Godox AD400Pro Witstro All-in-One - Compatible with Canon E-TTL II, Nikon i-TTL Autoflash, Sony, FUJIFILM, Olympus and Panasonic TTL Autoflash System
These are perfect for beginners as well as seasoned photographers because with a quick setup time, they are ready to go! The reason I suggest this type of lighting is also for you to have something to grow into as your photography improves.
For a complete explanation on softboxes, ring lights and light modifiers such as umbrellas, please check out one of our best articles regarding best lighting for vlogging and live streaming.
Here is the link to the M200R and some great food photography light modifiers:
- Phottix M200R RGB Light
- Phottix Raja Deep Quick-Folding Softbox 32" (80cm)
- Neewer Softbox
- Godox Grid Softbox
- Neewer Studio Flash Translucent White soft Umbrella
- Westcott 2016 45-Inch Optical White Satin
Don’t forget to pick up some stands for your lighting setup!
Artificial Lighting (Two or More)
Once you develop your basic skills and style, then you’re ready to move onto a more professional level of photography. For this, you can consider two or more lights.
Quite often, professional photographers use specific types of lighting and light modifiers to create a certain style.
For example, when I did a photo shoot for Krug, one of the world’s top champagne brands, at the Mandarin Oriental Hotel in Hong Kong, the objective was to create a mood often associated with luxury ingredients such as truffles, sashimi-grade tuna, and caviar.
The ingredients needed to be lit but Krug wanted something more moody and focused. They didn’t want super bright and airy photos such as those we see every day on social media. Therefore I used 2 lights to create the photos below.
Now that we have equipment and lighting covered, we can discuss the next important piece of the puzzle: Styling for food photography!
In chefs’ circles, they call this ‘plating the dish’, and there are actual professionals who have very successful careers as food stylists. Styling the food is extremely important because it means we are making it ‘camera ready’.
In fact, each of the sections in this article can have its own book depending on how in-depth you wish to go!
However, since this is a beginner’s guide to food photography, I recommend for you to check out the following books dedicated to food styling:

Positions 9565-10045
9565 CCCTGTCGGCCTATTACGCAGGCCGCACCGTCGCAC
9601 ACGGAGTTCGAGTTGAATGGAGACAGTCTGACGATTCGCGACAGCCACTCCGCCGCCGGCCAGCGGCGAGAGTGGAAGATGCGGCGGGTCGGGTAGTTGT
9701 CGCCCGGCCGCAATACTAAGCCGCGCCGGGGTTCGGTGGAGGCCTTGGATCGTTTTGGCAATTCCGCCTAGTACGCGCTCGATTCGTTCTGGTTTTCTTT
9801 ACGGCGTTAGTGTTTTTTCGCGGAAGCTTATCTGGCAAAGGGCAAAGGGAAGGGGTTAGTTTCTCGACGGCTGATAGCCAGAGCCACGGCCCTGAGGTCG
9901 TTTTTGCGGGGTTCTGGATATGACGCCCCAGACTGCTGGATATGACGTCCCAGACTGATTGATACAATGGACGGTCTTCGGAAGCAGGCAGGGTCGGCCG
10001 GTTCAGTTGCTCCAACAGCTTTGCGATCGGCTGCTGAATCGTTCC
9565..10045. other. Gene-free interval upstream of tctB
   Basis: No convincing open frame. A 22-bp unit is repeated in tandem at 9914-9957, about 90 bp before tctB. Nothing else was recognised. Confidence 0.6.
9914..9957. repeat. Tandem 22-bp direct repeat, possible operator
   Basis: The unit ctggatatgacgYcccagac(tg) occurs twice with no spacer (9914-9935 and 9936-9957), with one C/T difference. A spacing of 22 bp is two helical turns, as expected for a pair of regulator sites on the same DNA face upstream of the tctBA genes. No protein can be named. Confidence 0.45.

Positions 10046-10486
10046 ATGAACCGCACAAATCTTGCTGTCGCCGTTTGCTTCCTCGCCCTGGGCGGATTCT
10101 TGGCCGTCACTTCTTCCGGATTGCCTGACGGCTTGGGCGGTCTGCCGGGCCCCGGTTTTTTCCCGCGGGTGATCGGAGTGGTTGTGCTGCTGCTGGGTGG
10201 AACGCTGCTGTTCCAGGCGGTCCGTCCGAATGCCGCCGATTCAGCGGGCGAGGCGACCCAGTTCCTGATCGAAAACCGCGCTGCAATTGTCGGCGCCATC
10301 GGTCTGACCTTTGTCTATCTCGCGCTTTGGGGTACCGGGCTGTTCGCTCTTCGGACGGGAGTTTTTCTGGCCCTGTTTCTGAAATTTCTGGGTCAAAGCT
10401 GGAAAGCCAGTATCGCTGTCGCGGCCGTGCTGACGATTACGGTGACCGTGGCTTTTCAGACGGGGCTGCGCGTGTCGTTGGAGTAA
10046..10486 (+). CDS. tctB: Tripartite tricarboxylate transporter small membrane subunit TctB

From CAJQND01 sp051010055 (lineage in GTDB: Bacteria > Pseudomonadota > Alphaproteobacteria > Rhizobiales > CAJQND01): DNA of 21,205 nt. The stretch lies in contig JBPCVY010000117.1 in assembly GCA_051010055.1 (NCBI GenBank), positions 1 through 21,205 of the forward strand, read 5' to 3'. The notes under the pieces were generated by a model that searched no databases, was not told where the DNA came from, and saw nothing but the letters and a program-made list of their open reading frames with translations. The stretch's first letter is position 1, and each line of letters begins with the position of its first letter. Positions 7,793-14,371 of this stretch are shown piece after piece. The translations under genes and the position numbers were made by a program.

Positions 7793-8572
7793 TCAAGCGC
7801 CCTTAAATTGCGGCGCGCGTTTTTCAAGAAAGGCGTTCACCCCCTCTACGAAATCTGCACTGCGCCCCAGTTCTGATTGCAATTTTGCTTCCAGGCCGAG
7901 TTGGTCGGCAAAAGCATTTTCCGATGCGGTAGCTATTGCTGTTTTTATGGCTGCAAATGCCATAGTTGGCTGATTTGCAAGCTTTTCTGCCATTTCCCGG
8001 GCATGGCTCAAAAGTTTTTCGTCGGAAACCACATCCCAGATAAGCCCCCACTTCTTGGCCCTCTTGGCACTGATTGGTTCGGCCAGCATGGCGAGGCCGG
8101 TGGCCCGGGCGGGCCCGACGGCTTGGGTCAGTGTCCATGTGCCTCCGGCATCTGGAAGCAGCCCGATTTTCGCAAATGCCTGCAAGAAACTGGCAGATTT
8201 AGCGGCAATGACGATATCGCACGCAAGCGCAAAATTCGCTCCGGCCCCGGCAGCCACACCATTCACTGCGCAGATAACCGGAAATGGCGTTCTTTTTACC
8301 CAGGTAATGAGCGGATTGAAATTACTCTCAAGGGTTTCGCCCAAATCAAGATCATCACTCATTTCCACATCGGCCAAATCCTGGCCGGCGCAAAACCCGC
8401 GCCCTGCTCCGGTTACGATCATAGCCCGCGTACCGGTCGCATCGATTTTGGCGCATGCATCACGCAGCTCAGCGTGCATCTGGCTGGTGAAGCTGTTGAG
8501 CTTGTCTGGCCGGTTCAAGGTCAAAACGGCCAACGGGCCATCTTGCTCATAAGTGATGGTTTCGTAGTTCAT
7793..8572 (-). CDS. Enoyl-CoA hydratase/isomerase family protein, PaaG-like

Great Food Styling Books
- Food Styling: The Art of Preparing Food for the Camera
- Food Presentation Secrets: Styling Techniques of Professionals
- Food Styling For Photography: A guide to arranging and styling
Please remember, just pick up 1-2 tips to help you when you are starting out, then you can build more as your experience grows with each photoshoot.
Lighting your Shots
The most important element of any type of photography is light. You can have the most amazing sushi platter or perfectly cooked steak, but if you don’t have the proper lighting, it just won’t look great!
In food photography, the 2 most common lighting directions are side light and back light.
This type of lighting helps you to add dimension to your food by creating some shadows. It will help your photo to not look flat!
Ever wondered how the pros get that juicy and shiny texture on top of vegetables or meat? The secret is back lighting. Quite often, they combine the back light with a reflector in the front of the dish to push some light back onto the plate.
Pro Tip: Never use the flash on your phone or the pop-up flash in your camera for food photography. It will only make your entire dish look flat.
If you really want your food photos to stand out, try to show angles and perspectives that most people are not used to seeing. Food is all about textures, layers, colors and so on, therefore there's no 'silver bullet' as the perfect angle for all food photography.
Here are 3 techniques and perspectives that will help you:
Go Low and Close!
Most people take food photos from too far away, so it’s hard to appreciate the food. Being too far may also end up including other elements in the frame, which may not be important to your photo anyway.